As Marine Corps Commandant James Amos kneels, Belleau Wood is silent, save for scattered bird songs and the rustling of leaves overhead.
He sets a small token at the base of the Marine monument – a commemorative coin given to him from members of Task Force Belleau Wood serving in Afghanistan.
Soon, hundreds will fill the nearby cemetery for a Memorial Day ceremony. But here, now, in the heart of Belleau Wood, Amos and the Marines behind him are privately honoring those who died taking this forest in one of World War I’s ugliest battles.
Lt. Gen. Hervé Charpentier, commander of the French Land Forces, joins Amos in placing a wreath and rendering a salute.
At the ceremony, the two officers talk of what the Americans did at Bois de la Brigade de Marine, or “Wood of the Marine Brigade,” and what it meant.
“Their sacrifice for this morsel of French ground sealed in blood the bonds that unite our two countries,” whose forces have fought side by side on battlefields since, Charpentier says.
Amos praises an alliance that “continues in the mountains and valleys of Afghanistan, and recently over the skies of Libya as French Rafales and MC Harriers flew in support of Operation Odyssey Dawn.”
Though U.S. soldiers outnumber Marines buried at Aisne-Marne, the Marines have a special attachment to the cemetery and the woods beyond. This is where the modern Marine Corps was born – where on June 6, 1918, it lost more men than it had in its entire history up to that point.
On Memorial Day, they are remembered and celebrated. A bugler plays Taps. A French student reads a poem. The Marine Drum & Bugle Corps gives a rousing performance, and the Marine Corps Silent Drill Platoon wows the crowd with precision marching and rifle maneuvers.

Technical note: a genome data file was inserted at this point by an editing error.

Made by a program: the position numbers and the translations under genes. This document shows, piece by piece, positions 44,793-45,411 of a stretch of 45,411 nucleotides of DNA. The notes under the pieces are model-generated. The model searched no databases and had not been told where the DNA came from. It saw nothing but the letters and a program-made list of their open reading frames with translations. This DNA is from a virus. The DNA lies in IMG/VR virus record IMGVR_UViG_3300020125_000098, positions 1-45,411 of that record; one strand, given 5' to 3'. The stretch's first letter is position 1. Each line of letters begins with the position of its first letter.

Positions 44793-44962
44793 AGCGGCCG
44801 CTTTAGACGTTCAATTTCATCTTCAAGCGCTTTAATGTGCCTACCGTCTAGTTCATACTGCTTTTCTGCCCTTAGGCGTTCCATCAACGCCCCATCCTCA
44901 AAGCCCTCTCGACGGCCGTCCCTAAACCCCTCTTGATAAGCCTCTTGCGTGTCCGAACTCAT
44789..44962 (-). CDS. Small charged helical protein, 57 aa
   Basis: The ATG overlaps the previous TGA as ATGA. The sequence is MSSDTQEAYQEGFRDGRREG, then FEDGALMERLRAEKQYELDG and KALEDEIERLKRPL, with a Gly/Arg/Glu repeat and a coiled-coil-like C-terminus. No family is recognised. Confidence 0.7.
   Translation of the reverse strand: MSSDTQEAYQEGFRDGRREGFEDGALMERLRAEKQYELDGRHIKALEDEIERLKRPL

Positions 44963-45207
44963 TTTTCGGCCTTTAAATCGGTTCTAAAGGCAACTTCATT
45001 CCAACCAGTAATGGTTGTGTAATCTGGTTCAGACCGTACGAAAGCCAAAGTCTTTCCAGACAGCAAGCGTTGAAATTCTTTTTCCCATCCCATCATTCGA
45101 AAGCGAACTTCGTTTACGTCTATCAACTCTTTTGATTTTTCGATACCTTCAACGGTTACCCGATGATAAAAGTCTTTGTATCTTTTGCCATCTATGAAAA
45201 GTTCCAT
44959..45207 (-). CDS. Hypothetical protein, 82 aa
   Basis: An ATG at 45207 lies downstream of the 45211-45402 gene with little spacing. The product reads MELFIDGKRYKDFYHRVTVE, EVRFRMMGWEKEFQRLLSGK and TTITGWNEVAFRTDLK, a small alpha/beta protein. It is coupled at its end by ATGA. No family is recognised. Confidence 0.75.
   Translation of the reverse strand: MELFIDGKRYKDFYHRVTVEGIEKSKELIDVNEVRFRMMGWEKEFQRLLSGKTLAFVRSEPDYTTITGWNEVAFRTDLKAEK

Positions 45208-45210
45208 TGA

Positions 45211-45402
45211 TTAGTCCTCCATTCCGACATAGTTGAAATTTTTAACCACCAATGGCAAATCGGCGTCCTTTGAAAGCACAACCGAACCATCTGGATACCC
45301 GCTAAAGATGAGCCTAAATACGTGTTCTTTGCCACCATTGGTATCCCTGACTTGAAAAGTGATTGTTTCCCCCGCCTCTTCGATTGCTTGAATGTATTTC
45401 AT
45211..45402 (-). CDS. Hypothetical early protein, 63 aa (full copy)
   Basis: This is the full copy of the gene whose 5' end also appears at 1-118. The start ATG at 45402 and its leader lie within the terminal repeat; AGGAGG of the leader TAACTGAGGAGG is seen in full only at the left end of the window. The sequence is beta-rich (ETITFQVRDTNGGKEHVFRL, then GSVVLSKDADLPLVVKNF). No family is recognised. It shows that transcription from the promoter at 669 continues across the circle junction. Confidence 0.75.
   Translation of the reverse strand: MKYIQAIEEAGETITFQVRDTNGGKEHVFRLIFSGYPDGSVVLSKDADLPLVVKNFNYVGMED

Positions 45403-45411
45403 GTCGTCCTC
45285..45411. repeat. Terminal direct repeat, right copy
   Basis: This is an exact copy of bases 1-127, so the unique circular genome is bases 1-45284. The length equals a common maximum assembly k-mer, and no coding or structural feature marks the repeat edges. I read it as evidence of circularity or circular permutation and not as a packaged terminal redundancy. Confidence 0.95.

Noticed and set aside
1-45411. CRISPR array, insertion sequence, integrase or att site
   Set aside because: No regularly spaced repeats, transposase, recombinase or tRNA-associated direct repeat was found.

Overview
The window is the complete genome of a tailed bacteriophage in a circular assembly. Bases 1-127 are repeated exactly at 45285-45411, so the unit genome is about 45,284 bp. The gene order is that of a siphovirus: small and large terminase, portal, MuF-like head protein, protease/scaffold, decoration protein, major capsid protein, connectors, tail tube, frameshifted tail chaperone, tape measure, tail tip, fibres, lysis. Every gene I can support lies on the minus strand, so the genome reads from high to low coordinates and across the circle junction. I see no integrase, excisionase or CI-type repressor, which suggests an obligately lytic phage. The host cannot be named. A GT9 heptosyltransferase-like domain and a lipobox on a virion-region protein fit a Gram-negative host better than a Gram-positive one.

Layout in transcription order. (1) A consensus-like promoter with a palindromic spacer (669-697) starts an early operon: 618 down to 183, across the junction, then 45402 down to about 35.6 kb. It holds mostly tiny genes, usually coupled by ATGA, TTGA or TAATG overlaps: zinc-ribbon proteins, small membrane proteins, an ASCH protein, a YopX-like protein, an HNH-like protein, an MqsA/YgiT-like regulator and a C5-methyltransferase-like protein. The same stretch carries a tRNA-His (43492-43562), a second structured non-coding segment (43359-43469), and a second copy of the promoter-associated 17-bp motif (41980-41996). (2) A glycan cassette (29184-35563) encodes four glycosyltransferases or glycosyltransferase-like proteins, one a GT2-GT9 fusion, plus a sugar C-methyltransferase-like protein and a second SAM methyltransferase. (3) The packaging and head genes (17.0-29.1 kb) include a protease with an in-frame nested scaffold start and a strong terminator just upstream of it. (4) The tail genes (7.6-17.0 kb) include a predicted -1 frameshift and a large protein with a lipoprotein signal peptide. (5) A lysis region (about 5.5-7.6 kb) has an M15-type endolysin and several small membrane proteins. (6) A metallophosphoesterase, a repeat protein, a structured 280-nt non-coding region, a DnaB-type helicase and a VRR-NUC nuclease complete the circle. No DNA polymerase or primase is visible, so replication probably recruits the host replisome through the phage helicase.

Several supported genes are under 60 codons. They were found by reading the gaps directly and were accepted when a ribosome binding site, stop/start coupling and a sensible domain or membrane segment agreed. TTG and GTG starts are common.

After the ceremony, hundreds of Marines – from the 5th Regiment, the 6th Regiment, Marine Forces Europe in Stuttgart, Germany, and elsewhere – gather for a reception in the courtyard of a nearby chateau, where they take turns sipping from the famous “devil dog” fountain.
“This is my third visit, and every time I come back I get goose bumps,” says Sgt. Maj. Jamie Deets of the 6th Marine Regiment. “In the United States we’re fighting to save our battlefields. Here at Belleau Wood, there’s no commercialization, no buildup of housing – a fitting tribute to our Marines and soldiers who gave the ultimate measure here.”
Lt. Col. Mark Sojourner, who is stationed at Stuttgart and works for AFRICOM, brought his wife, Lori, and their two daughters over on a USO tour. He calls the trip “a pilgrimage every Marine would like to make.”
In Bouresches, a villager ran up to Sojourner with a bottle of wine and old photographs. “He just said ‘thank you’ over and over, that he loved Marines and appreciated that we’re here,” he says.
For Mike Miller, director of the Marine Corps archives, Memorial Day capped an incredible week of exploring Belleau Wood for the first time. He spent two days walking the battlefield, sometimes crawling on his hands and knees across ravines.
“You can see fighting holes, shell holes, trenches worn down,” he says. “There’s an uncomfortable quiet when you’re in there. This is nasty terrain.”
Years ago, Miller interviewed Gene Lee, who was the battle’s last surviving combat veteran when he died at 105. Surrounded by Marine memorabilia, Lee recalled the terror of charging through a wheat field swept by German machine-gun fire. Then he broke down, grieving the buddies he’d lost.
Thinking of Lee, Miller stops at the headstone of every soldier, sailor and Marine in the cemetery to pay his respects. He’s touched to see that beside each U.S. flag flies a French flag, placed by local schoolchildren.
“This is something every American should see,” he says.
Matt Grills is managing editor of The American Legion Magazine.